The Johnny Depp Amber Heard Verdict Doesn’t Matter After the Internet Made a Spectacle of Abuse

Online, the controversy has taken on a creepy bent, being streamed, memed, and opined on from TikTok to TV to Twitter, with fandoms developing for each “side.” One screenshot shows a post calling for viewers to “like” the post to support Depp, and “retweet” to support Heard, like it’s the Super Bowl or something. An army of bots, ad buys from people like Ben Shapiro, and online men’s rights activists have laundered the online frenzy, as reported by vox‘s Aja Romano.

While these “fandoms” have developed on both “sides,” Heard has disproportionately been the target of harassment. These extensive campaigns position Heard as the abuser and Depp as the victim, bringing up that Heard hit Depp back, or has a longer history of problematic behavior. Because Heard harmed Depp, her own alleged abuse experiences of her are being discounted — as if she’s automatically lying about being abused because she too has done harm. To be clear, I’m actually not really interested in calling Heard “good;” plenty remember, for example, a tweet Heard posted in 2018 that was reasonably called out as racist. I’m saying that Heard shouldn’t have to be good to be believed.

In the five years – count ’em, five – since #MeToo, we have barely developed any nuance. Ace New York Times opinion columnist Michelle Goldberg writes, the trial marks “the death of #MeToo,” because, while survivors enjoyed a short period of time when their stories were mostly seriously taken, Heard has now been dragged through the mud, ridiculed, and shamed, all for telling her alleged #MeToo story, seemingly because she’s an imperfect victim.

We’ve seen a similar reversing-course with anti-feminist intent before with Gamergate, a misogynistic right-wing backlash from online gamers to feminism in the early 2010s. But instead of being relegated to the deep corners of the internet, your younger sibling and parents and teachers are equally as likely to catch an inflammatory TikTok or Facebook post about the trial as anyone else. TikToks mocking Heard are all over the app, and SNL even did a skit about the abuse trial. Much of the content online is in favor of Depp, and best believe, people are seeing this stuff. In late April, buzzfeednews was already noting the outpouring of pro-Depp trial content; Kate Lindsay’s Embedded newsletter tracked it into the following weeks. Ace VICE‘s Anna Merlan writes, “There’s an enormous amount of attention and money to be gained from weighing in on this trial, which is why news outlets and would-be influencers alike are spending so much time commentating on it… The trial isn’t just being memeified—it’s turning into an opportunity for monetization and attention.”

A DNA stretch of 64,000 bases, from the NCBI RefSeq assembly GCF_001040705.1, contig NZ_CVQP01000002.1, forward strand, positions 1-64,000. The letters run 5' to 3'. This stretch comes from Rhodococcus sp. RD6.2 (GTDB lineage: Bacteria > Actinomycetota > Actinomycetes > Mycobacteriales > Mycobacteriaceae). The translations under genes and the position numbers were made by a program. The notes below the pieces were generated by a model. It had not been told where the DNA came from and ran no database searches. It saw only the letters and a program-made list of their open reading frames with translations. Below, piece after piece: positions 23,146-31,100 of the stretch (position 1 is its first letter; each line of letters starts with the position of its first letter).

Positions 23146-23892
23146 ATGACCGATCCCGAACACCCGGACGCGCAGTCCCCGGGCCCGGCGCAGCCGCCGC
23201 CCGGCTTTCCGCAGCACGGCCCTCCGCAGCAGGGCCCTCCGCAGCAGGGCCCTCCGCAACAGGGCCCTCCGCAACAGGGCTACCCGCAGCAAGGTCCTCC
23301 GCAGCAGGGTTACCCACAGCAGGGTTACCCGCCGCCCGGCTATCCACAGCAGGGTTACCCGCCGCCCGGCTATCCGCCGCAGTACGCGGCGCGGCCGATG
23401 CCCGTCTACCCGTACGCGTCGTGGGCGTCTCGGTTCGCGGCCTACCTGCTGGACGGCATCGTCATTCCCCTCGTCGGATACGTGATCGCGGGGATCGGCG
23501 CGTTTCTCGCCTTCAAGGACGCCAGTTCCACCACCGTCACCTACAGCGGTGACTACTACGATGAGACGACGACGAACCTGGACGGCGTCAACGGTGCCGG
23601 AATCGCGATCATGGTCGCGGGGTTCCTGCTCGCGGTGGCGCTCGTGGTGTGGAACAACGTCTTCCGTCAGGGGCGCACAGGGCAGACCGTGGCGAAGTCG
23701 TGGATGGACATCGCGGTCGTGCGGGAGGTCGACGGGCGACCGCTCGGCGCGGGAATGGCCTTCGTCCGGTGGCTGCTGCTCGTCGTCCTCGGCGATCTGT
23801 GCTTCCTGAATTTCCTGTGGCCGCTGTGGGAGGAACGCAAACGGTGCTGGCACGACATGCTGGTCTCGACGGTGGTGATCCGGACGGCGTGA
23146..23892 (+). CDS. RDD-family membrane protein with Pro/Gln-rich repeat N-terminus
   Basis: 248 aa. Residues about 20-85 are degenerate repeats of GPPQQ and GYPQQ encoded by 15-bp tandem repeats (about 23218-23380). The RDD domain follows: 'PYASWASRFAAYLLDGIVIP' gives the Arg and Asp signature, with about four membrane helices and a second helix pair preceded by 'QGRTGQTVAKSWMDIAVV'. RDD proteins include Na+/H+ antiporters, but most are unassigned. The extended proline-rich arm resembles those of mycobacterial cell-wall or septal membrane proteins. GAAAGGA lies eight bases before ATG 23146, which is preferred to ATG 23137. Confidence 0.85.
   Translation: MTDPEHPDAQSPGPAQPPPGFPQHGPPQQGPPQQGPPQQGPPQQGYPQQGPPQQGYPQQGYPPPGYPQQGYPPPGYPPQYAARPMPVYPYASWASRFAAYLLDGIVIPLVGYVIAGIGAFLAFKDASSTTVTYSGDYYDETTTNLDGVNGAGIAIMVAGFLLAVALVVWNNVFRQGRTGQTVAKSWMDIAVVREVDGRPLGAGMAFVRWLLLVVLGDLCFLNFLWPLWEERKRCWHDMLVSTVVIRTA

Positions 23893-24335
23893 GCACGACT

This relationship conflict has been manufactured into a spectacle — and for some, there’s more to gain than just a paycheck.

I use the word “spectacle” very intentionally, citing the scholarship of internet studies scholar Safiya Noble, professor of Gender Studies and African American Studies at the University of California, Los Angeles. In 2014, Noble wrote about the politics of spectacle in media depictions of murders of Black people, specifically following the death of Trayvon Martin and trial of George Zimmerman. Noble called out the online treatment of Martin as “meme-ification.” Noble was not only concerned with the ample negative coverage of Martin surrounding his killing him, which trafficked in longstanding antiblack stereotypes about criminality and Black masculinity; she was also wary of whether the celebratory coverage that she sought to memorialize him could come through where it really counted.

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